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Ms C 17r

[17r°] it is not enough to give to everyone who asks;306 I must even anticipate their desires, appear to be very much obliged and honored to render service, and if anyone takes something which is for my use, I must not appear to be sorry about this but happy at being relieved of it. [5] Dear Mother, I am very far from practicing what I understand, and still the desire alone I have of doing it gives me peace.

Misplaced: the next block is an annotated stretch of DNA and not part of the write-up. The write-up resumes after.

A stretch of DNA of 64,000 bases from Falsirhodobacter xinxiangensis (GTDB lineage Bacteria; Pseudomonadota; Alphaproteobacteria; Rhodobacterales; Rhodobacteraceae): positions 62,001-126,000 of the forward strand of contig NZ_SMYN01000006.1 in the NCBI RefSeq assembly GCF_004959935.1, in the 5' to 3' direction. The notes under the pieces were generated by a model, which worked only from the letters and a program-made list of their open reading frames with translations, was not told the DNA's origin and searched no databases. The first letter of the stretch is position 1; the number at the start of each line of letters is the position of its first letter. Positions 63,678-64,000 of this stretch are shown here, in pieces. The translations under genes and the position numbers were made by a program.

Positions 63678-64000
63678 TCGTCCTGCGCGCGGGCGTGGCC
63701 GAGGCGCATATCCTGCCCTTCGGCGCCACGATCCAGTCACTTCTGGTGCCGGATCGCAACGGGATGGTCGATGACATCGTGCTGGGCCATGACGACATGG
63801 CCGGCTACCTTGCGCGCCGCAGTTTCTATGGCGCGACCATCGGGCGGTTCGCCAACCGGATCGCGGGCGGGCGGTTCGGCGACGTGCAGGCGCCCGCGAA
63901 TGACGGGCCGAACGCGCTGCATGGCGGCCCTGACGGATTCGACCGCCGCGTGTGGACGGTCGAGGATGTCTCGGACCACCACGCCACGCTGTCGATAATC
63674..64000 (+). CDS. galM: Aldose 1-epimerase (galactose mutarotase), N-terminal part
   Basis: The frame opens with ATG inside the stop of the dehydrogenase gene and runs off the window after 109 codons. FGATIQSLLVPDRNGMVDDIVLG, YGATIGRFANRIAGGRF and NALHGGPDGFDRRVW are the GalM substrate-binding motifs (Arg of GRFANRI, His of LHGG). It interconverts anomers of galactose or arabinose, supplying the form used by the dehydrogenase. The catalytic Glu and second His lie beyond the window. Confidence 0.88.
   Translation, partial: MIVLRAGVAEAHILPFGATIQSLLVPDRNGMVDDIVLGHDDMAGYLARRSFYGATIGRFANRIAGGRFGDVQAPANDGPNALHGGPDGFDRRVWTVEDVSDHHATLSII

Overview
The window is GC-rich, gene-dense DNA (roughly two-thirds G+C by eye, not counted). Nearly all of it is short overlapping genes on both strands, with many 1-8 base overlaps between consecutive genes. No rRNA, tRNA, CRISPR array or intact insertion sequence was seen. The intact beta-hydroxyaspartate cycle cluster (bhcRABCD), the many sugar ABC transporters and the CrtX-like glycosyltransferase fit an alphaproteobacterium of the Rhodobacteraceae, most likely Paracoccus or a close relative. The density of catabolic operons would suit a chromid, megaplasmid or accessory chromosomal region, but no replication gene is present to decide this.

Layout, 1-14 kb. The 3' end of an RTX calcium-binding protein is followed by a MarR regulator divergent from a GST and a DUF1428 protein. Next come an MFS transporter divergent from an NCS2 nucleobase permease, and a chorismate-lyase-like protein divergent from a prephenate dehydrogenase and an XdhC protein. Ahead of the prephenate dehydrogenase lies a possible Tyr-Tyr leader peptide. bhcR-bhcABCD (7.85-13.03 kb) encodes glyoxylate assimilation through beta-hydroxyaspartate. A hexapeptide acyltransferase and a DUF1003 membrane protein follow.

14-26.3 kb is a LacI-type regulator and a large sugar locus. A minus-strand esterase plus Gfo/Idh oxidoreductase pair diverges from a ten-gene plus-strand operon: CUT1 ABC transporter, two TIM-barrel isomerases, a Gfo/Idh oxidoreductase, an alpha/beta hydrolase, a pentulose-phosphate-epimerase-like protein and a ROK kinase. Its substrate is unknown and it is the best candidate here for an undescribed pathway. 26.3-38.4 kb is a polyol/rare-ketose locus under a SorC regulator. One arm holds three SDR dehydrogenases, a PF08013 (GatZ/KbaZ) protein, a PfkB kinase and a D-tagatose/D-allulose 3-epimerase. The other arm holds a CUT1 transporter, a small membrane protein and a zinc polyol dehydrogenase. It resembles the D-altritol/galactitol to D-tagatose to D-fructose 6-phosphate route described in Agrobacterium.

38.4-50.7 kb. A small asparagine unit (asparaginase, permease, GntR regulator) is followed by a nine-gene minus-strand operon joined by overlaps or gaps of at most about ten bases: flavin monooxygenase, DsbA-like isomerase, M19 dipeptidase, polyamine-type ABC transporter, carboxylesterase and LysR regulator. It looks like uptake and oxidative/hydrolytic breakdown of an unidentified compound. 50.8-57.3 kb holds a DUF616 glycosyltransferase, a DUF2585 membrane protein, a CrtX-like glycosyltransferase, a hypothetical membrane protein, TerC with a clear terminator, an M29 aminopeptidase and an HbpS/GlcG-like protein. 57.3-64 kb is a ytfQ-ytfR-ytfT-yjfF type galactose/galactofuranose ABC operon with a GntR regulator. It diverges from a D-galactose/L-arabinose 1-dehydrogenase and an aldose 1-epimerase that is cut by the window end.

I feel that I have explained myself poorly, even more so than on the other days. I made a kind of discourse on charity which must have tired you when you were reading it. Pardon me, dear Mother, and [10] remember that at this very moment the infirmarians practice in my regard what I have just written; they don’t hesitate to take two thousand paces when twenty would suffice. So I have been able to contemplate charity in action! Undoubtedly my soul is embalmed with it; as far as my mind is concerned I admit it is paralyzed in the presence of such devotedness, and my pen has [15] lost its lightness. In order for me to translate my thoughts, I have to be like the solitary sparrow, and this is rarely my lot. When I begin to take up my pen, behold a Sister who passes by, a pitchfork on her shoulder. She believes she will distract me with a little idle chatter: hay, ducks, [20] hens, visits of the doctor, everything is discussed; to tell the truth, this doesn’t last a long time, but there is more than one good charitable Sister, and all of a sudden another hay worker throws flowers on my lap, perhaps believing these will inspire me with poetic thoughts. I am not looking

 

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